Shot Selection in Basketball

Just because you have an open shot in basketball doesn’t mean you should take it. Any basketball coach will tell you that all shots are not created equal: There are good shots and there are bad ones. That’s why shot selection—knowing when to pull the trigger and when to hold back—is an important skill for all aspiring ballplayers.

But what exactly makes one shot more desirable than another? The criteria can vary depending on the situation. However, there are a few questions you can ask yourself to help determine the value of a given shot. This guide arms you with a wealth of information to help improve your shot selection.

Is This a High Percentage Shot?

If you had the chance to win a million dollars by sinking a single basket and you were given the option to take that shot from either the half-court line or the free throw line, which one would you choose? Obviously you would choose to shoot from the foul line because you’d have a better chance of making it. In general, the closer you are to the basket, the easier the shot. The same principle applies when evaluating a given shot in a game.

Holding out for a high percentage shot can be a fruitful philosophy. According to a recent study, 62 percent of shots taken inside of five feet are converted, yet shots in that range only account for 30 percent of all shots taken. The moral of the story: Strive for the close-range, high-percentage shot.

Am I in My Shooting Range?

Shooting styles are like thumb prints, no two player’s styles are exactly the same. But one trait that all great shooters have in common is confidence. Knowing your shooting range—the areas on the court where you can consistently make shots—can help establish the confidence needed to hit the big shot in the clutch.

Determining Your Shooting Range

The only way to accurately gauge your range is to get in the gym and test out your shooting prowess. Follow the steps below to get started:

  1. Pick a spot close to the basket on the same side as your dominant hand (right side of the key if you’re right handed and vice-versa).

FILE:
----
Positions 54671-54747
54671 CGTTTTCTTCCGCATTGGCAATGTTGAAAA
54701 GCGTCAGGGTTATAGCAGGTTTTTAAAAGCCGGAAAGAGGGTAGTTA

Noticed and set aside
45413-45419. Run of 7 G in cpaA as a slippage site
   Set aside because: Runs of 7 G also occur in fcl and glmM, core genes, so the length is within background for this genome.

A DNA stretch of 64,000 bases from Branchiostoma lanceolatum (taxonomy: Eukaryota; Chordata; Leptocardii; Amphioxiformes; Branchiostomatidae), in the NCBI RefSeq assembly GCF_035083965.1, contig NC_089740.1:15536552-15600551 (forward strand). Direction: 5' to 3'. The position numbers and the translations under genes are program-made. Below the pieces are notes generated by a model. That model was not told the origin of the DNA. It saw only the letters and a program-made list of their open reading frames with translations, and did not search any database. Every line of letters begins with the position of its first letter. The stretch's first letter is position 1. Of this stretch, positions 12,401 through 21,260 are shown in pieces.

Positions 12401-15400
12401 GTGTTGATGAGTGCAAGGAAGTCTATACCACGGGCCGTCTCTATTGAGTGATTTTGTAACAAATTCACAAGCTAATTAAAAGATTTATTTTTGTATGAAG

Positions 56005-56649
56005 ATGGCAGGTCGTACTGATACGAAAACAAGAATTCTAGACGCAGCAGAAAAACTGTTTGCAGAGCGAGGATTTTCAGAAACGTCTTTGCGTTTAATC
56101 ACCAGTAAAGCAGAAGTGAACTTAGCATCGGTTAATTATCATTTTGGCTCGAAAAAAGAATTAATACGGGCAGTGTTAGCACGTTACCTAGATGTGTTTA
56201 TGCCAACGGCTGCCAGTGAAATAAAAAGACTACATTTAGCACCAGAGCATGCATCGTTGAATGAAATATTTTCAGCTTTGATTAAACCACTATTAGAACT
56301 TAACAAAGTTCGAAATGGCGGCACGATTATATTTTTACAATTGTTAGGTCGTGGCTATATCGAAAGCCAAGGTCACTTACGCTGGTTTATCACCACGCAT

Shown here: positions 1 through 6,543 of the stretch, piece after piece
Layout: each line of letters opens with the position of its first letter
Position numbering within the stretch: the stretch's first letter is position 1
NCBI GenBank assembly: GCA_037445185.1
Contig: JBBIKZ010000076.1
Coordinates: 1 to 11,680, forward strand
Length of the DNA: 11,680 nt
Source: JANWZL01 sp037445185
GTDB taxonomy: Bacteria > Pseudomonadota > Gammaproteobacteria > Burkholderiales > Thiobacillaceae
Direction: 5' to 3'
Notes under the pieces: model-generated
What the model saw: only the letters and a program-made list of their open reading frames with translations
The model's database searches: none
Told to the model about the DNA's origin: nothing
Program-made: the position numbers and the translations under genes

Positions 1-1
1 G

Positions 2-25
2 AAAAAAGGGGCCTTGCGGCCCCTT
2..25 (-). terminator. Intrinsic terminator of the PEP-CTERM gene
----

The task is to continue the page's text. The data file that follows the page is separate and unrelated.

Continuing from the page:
2. Assume the shooting position.
  3. Take 10-15 shots from that spot and keep track of your make/miss ratio.
  4. If at least 75 percent of your shots are successful, then take a large step backwards and repeat the process outlined above.

Remember, the more areas you test, the more accurate your range will be. It is a good idea to cover the entire court, that way you’ll have a feel for where you are most successful when shooting.

Does this Fit my Team’s Offensive Philosophy?

Your shot selection should fit within your team’s offensive scheme. For example, if your team is running a motion offense with the primary goal being lay-ups, then those are the types of shots you should strive for. Conversely, settling for a shot from long distance probably isn’t the way to go when running this type of offense. However, some offenses are more catered to long jumpers and outside shots, so it’s important to know your team’s system.

Can I Make an Extra Pass?

Ideally, any shot your team attempts will be the best available shot on the court. That’s why it is a good idea to take a split second to consider the merits of making an extra pass. If you see that a teammate has a better look at the basket, then don’t hesitate to make the pass.

Exude Confidence

While no one likes a ball hog, some players can be unselfish to a fault. If you have an open shot, don’t be afraid to shoot. Passing up an open look can lead to a lower-percentage shot, so be weary of over-passing when you have a good look at the basket.

Sinking the Buzzer Beater

Some players are born with good basketball instincts, but for most, these instincts have to be developed. Consider the above questions to help you determine which types of shots are good and which are ill-advised. Apply this thinking in practice, and your ability to select good shots in games will improve.

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